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Maintaining the best results requires knowledge and expertise. Our athletes train and so do we, through our professional development program. Meaning that when a practitioner the treats you, they have the most advanced injury care knowledge. Read about what our practitioners are thinking in the injury blogs below.
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Many patients with pain in their lower back are often after treatment and advice on ways to best to manage their condition. Osteopaths and other practitioners are trained in thoroughly assessing and examining someone’s body, and can determine a differential diagnosis that forms the treatment and management plan moving forward.
Every day we are faced with patients wondering whether they should have some sort of investigation into their pain - x-ray, CT or MRI. In respect to the lower back, MRI can be gold standard for diagnostic value, and will therefore identify problems with the vertebrae, intervertebral discs and soft tissues. However what it is not capable of, is determining the structure that is responsible for YOUR pain.
Studies in the field of back pain have revealed that imaging cannot reliably diagnose lower back pain, and often cause more false alarm. False alarms, or ‘Red Herrings’, are known as possible structural irregularities that MAY cause someone pain, however are not clinically diagnostic. This may be features of ‘wear and tear’ within the spine, having occurred over many years of an active or even sedentary life.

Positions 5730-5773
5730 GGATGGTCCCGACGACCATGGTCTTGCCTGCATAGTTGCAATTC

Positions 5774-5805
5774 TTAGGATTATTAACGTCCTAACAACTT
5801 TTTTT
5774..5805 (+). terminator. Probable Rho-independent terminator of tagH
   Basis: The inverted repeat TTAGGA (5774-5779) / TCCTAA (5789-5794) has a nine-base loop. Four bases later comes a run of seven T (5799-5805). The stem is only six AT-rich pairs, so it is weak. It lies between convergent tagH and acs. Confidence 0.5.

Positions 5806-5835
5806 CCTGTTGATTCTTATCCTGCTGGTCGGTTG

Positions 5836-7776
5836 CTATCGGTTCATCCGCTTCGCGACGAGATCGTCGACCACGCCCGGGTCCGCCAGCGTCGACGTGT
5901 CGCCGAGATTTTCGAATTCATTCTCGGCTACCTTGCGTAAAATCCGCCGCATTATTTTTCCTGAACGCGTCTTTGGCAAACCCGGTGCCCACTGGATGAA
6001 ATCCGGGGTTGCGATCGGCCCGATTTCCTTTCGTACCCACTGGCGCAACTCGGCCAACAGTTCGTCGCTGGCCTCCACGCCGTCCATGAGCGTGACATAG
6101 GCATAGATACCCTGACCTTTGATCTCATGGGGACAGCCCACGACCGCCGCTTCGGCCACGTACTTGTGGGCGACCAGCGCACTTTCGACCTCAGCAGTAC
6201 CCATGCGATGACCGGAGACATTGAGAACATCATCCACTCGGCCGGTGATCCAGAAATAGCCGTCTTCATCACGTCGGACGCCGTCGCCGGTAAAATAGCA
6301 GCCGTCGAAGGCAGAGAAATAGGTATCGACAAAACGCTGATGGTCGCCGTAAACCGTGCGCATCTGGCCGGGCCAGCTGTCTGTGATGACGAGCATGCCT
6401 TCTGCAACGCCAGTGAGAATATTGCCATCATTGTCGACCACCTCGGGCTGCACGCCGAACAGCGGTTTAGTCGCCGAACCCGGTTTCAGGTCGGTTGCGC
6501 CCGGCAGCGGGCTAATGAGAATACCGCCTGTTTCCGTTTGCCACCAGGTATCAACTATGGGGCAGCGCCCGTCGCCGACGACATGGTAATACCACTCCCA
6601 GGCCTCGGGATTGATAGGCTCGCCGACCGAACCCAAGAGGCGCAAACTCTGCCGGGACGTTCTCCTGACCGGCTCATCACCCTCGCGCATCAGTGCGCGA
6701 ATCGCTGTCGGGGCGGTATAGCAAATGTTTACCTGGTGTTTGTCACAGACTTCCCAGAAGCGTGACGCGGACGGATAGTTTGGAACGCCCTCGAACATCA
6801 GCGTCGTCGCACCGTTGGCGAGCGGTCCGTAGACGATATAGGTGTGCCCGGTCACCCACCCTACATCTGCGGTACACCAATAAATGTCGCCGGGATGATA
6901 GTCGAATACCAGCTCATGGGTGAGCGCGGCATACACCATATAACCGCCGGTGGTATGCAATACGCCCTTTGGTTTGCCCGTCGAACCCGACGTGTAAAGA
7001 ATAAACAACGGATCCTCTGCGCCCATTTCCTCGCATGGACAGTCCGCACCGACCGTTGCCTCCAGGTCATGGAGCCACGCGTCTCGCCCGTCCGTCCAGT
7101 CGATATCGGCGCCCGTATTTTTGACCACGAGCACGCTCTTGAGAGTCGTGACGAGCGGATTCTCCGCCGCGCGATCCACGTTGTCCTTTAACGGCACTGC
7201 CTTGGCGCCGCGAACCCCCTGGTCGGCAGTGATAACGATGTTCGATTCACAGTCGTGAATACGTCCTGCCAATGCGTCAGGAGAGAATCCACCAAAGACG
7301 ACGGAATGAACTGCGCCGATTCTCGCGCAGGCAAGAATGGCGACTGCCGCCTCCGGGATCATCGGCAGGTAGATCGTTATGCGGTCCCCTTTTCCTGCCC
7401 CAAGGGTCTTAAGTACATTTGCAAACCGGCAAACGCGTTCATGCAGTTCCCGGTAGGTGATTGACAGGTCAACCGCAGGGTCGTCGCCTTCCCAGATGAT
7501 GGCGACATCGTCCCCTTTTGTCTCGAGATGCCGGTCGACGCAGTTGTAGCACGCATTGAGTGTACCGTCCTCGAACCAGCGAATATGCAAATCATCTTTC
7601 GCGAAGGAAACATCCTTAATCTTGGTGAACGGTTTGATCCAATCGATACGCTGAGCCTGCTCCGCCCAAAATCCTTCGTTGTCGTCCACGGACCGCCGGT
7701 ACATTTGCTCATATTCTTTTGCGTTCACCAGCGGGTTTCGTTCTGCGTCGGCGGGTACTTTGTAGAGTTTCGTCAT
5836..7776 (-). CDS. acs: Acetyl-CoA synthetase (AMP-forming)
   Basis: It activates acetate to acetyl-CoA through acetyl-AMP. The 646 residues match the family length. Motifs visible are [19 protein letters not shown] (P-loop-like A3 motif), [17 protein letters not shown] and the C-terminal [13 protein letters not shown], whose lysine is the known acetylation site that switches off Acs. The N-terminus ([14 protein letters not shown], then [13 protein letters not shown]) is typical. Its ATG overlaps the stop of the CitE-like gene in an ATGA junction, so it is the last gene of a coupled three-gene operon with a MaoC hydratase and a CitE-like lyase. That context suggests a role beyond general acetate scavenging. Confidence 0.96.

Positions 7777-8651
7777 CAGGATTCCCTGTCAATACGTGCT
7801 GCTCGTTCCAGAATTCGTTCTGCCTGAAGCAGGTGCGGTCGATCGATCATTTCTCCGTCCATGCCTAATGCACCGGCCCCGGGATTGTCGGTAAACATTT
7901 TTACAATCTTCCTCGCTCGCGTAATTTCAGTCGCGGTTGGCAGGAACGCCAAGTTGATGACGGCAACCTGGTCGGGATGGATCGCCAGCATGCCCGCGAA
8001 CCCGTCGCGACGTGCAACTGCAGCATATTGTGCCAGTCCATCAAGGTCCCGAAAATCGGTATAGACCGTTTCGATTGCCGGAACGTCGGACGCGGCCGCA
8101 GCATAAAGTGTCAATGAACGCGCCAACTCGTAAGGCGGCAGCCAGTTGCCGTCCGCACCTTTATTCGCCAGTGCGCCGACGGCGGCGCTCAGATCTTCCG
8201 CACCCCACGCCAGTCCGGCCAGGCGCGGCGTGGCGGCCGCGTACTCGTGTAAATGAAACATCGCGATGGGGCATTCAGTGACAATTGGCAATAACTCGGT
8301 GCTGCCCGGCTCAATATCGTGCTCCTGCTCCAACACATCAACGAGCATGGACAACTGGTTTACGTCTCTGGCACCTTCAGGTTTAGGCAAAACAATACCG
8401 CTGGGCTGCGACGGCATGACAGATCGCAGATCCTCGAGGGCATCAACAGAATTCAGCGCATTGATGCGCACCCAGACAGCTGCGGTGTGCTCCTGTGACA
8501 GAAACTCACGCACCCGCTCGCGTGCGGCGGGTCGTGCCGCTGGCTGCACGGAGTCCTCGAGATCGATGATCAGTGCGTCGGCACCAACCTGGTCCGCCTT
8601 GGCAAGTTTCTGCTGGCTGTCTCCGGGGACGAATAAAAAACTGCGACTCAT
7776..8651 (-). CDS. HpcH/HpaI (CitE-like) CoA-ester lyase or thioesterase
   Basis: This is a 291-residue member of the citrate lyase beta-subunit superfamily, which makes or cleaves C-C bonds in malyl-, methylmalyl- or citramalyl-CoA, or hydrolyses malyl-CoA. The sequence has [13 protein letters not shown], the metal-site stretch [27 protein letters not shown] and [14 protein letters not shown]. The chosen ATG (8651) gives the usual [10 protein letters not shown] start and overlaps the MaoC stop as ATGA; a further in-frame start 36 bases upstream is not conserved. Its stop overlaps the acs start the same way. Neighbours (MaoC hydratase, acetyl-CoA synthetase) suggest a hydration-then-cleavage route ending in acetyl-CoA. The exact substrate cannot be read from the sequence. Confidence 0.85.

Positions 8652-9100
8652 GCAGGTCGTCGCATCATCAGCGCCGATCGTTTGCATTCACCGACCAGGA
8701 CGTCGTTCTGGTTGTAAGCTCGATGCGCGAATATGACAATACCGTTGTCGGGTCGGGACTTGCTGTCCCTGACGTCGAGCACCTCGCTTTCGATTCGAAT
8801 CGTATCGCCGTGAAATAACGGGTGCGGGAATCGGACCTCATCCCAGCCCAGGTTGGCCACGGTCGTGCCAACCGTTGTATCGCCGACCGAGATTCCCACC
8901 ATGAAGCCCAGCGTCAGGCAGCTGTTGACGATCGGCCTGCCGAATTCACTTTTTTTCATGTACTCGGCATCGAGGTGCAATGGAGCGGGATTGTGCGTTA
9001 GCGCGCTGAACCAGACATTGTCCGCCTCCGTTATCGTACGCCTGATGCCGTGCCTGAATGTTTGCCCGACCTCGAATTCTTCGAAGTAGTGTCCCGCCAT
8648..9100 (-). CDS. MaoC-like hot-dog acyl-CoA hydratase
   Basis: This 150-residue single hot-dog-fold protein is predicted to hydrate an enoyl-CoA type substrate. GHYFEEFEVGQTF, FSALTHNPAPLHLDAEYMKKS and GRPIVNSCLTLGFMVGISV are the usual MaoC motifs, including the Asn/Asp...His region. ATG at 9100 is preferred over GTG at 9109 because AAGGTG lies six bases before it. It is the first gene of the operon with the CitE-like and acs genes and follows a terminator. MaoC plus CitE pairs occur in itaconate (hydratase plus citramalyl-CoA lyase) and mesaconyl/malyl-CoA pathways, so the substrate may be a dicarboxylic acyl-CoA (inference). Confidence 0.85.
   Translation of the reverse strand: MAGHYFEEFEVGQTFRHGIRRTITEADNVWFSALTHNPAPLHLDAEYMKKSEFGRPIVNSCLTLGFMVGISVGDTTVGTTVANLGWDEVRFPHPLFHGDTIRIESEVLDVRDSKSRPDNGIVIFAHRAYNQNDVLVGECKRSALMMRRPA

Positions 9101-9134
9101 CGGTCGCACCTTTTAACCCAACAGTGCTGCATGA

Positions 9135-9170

While the idea of having an MRI to visualise structures in the back is valuable and extremely tempting, we also must understand the complex outcomes of unnecessary imaging or poor interpretation of results. This can in fact INCREASE patient apprehension and therefore indirectly affect quality of life and lead to a poorer prognosis. It is important for practitioners in the medical industry to accurately relate the MRI findings to clinical symptoms and manage accordingly with treatment techniques and lifestyle advice (Graves et al, 2012).
When your pain is not improving over a period of time, not responding to manual therapy, or if you present with any clinical red flag, then imaging is undoubtedly a valuable tool to use. This will change the way that your practitioner manages your condition, and may refer you on for further intervention or assessment as required.
At CSSM, we encourage patients to discuss their condition with their practitioner. Ensure that you understand YOUR pain, and ways to manage it when conservative treatment is appropriate rather than seeking answers through imaging methods.
Graves et al, Early Lumbar MRI not associated with better outcomes, 2012.
Jensen 2010, Early MRI Use, COCA.